English teacher Johnny Smith (an electric Christopher Walken) is involved in a car accident that puts him in a coma. He awakes five years later to a changed world, he’s lost his job and the woman he loves, but he also has changed gifts. He can now see into the future (and past) of individuals he comes into contact with and touches, using it for good he can make a difference but can he change the course of history that has yet to be written?
Less horror and more tragi-supernatural thriller, The Dead Zone, for me, is my favourite Stephen King adaptation. I loved the poster and VHS box for it as well, it always intrigued me, both design and title. It’s a firm favourite.
The restrained direction of David Cronenberg plays a huge part in that, as does the script by the late Jeffrey Boam (who also penned The Lost Boys, Indiana Jones and the Last Crusade and Lethal Weapon 2) and the score by Michael Kamen.
It never fails to hook you and Christopher Walken, in my favourite screen role of his, is utterly compelling and heartbreaking. I’m surprised that there wasn’t an Oscar nomination in the offing for his portrayal, perhaps it is more to do with the genre he was acting in? In many ways he is as cursed as David Kessler in An American Werewolf on London, an ordinary man changed by circumstances not of his choosing, then put in an extraordinary situation and having to make a choice.
The Dead Zone has always been gripping, full of one man’s sadness and of intrigue with flashes of horror. That horror and sadness is perfectly etched on Walken’s face and delivery. When we see his visions we feel his pain, the fire, the fall under the ice – “the ice is gonna break” scene is a powerhouse delivery – and the serial killer.
You could almost say that Walken is something of a superhero, a mutant, think of M. Night Shyamalan’s Unbreakable with Bruce Willis and Samuel L Jackson as something of a distant cousin.
With his pale granite white face, Walken is a picture of loss and sadness, still carrying a limp from his accident its a physical echo of his continual mental pain and suffering ultimately knows his own destiny and cuts a pained figure of sadness, lost love and genuinely heartbreaking. You really feel for him and want to save him like he saves others, in many ways his disability is akin to say the film version of The Elephant Man and so is the rapport he has with Herbert Lom, like Hurt did with Hopkins.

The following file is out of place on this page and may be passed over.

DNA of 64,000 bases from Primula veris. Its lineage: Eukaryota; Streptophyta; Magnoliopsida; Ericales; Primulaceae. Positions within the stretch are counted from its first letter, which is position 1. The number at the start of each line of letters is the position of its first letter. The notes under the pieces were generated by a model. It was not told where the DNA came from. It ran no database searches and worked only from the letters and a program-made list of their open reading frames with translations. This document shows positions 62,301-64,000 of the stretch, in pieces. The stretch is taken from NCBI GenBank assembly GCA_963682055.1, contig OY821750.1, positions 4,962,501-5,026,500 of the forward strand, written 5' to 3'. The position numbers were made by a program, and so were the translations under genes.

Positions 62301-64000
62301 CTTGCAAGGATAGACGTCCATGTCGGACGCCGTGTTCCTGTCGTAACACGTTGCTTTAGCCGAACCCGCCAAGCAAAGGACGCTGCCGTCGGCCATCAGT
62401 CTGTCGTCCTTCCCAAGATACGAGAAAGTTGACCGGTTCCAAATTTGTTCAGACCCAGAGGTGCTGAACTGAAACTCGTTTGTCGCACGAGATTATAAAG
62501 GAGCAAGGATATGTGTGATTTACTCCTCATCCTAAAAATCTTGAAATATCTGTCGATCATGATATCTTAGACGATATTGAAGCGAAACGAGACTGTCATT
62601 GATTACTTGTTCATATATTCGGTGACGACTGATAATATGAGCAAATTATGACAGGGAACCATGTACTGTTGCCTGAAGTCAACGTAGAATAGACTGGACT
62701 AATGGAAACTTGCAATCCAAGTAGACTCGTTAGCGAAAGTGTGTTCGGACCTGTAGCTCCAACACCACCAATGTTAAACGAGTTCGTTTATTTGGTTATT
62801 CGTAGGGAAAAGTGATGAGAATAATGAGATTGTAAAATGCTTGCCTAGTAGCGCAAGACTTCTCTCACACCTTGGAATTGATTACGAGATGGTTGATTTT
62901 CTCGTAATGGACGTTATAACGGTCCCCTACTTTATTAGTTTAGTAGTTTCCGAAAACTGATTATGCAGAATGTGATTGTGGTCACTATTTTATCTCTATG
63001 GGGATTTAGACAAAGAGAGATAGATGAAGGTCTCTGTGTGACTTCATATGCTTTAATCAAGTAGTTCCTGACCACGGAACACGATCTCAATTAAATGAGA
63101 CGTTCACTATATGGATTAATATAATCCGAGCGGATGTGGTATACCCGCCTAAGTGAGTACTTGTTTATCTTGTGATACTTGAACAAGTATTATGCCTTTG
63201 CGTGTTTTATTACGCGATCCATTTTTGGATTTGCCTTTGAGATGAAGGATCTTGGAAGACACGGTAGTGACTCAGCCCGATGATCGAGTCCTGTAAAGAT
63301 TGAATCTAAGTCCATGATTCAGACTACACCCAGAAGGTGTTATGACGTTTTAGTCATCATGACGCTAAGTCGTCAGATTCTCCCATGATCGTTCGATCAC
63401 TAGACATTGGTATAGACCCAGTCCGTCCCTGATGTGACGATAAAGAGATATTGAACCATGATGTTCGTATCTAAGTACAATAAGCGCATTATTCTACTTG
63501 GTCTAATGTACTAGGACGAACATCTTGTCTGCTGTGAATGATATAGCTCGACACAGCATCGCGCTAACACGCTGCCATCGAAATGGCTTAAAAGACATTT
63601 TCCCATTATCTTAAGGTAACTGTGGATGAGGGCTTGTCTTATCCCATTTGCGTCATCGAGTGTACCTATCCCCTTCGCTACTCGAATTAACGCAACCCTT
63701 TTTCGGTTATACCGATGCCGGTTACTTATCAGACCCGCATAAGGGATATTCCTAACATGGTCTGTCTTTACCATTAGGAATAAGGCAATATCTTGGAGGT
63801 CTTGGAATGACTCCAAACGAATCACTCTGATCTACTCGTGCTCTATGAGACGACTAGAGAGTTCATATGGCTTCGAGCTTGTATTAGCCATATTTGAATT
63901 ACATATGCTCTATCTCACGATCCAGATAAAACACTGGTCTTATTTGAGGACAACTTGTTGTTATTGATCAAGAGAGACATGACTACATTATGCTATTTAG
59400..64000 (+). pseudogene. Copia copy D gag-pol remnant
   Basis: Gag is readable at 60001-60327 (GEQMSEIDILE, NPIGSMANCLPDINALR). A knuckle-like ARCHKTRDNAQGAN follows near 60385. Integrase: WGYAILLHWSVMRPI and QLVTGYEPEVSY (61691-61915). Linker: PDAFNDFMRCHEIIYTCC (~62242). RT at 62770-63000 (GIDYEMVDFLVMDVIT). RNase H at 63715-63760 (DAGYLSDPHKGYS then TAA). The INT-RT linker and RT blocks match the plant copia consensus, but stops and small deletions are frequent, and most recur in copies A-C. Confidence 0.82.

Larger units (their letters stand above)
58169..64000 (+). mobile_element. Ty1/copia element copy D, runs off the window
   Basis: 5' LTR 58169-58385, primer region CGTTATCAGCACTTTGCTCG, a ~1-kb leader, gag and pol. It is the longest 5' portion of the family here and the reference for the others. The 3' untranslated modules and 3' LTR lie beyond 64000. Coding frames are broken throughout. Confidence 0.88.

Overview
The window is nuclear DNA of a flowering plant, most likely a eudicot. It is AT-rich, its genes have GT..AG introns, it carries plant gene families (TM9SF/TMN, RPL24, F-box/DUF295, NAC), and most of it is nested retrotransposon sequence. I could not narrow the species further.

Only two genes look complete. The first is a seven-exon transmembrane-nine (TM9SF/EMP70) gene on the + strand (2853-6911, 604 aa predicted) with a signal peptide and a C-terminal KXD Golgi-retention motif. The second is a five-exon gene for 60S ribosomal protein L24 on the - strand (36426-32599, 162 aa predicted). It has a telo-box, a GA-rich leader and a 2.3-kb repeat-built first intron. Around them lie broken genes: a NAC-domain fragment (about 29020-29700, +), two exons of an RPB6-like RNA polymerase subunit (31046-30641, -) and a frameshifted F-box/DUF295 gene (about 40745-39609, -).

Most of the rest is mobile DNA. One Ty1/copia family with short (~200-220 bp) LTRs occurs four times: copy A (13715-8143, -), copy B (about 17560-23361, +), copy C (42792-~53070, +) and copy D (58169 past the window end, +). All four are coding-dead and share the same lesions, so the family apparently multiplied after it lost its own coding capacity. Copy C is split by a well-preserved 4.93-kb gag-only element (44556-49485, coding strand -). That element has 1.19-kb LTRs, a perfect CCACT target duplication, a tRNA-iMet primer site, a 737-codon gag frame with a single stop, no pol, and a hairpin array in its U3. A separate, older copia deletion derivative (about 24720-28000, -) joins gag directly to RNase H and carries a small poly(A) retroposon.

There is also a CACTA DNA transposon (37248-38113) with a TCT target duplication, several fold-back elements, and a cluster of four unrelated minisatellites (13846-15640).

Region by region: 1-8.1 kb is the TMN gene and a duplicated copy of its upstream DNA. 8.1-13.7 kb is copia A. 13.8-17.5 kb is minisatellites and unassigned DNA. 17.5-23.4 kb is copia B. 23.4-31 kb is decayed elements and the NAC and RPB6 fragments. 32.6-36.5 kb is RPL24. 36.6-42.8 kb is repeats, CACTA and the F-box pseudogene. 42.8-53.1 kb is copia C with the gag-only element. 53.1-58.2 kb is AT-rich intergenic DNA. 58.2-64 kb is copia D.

Walkman may chew the scenery but it is with real vigour and senselessness, he is a man who can see into the future and past yet not change either his past or future. And that scenery of snow and bleakness and of dark tunnels only adds to the feeling of loneliness.
It’s a powerful film that long lingers after the credits have rolled and although some at the time claimed Cronenberg had deserted the strangeness of Scanners and Videodrome and gone mainstream. In his other mainstream horror, The Fly, that was also very much a tragic love story as well.
The Dead Zone still packs a memorable, powerful punch, especially when it comes to the visions. If you are going to watch this ensure it is the unedited version and the special edition DVD has a great commentary by Kim Newman.
Some would call his second sight as blessing, others a curse. It’s a great moral tale of a man who once had everything but lost it now has the power to forte the future even though he does not have one. He and his ‘gift’ is given purpose however when he discovers he must stop Presidential Candidate Gregg Stillson, played with great zeal by Martin Sheen.
He had of course previously played Kennedy so had presidential down to pay, and would of course go onto hold office in The West Wing. You can’t help thinking he’s a little too Donald Trump though – talk about eerie premonitions. His vision sees Stillson flying the nukes, a madman in the Whitehouse.
As well as Sheen there is excellent support from Brooke Adams, the former girlfriend, Tom Skerritt as a local sheriff investigating a murder, Anthony Zerbe and the fine Herbert Lom as Smith’s Doctor.
If you haven’t seen The Dead Zone, or only the TV series with Anthony Michael Hall, make sure you catch this classic, still one of the top Steven King adaptations and certainly an interesting and absorbing take from Director David Cronenberg. I predict you’ll love it.
Of course it does also have one other curious foretelling of the future, at the start of the film Christopher Walken is taking his English class and asks them to read ‘The Legend Of Sleepy Hollow’. Perhaps he knew he would go onto to play the Headless Horseman in Tim Burton’s Sleepy Hollow?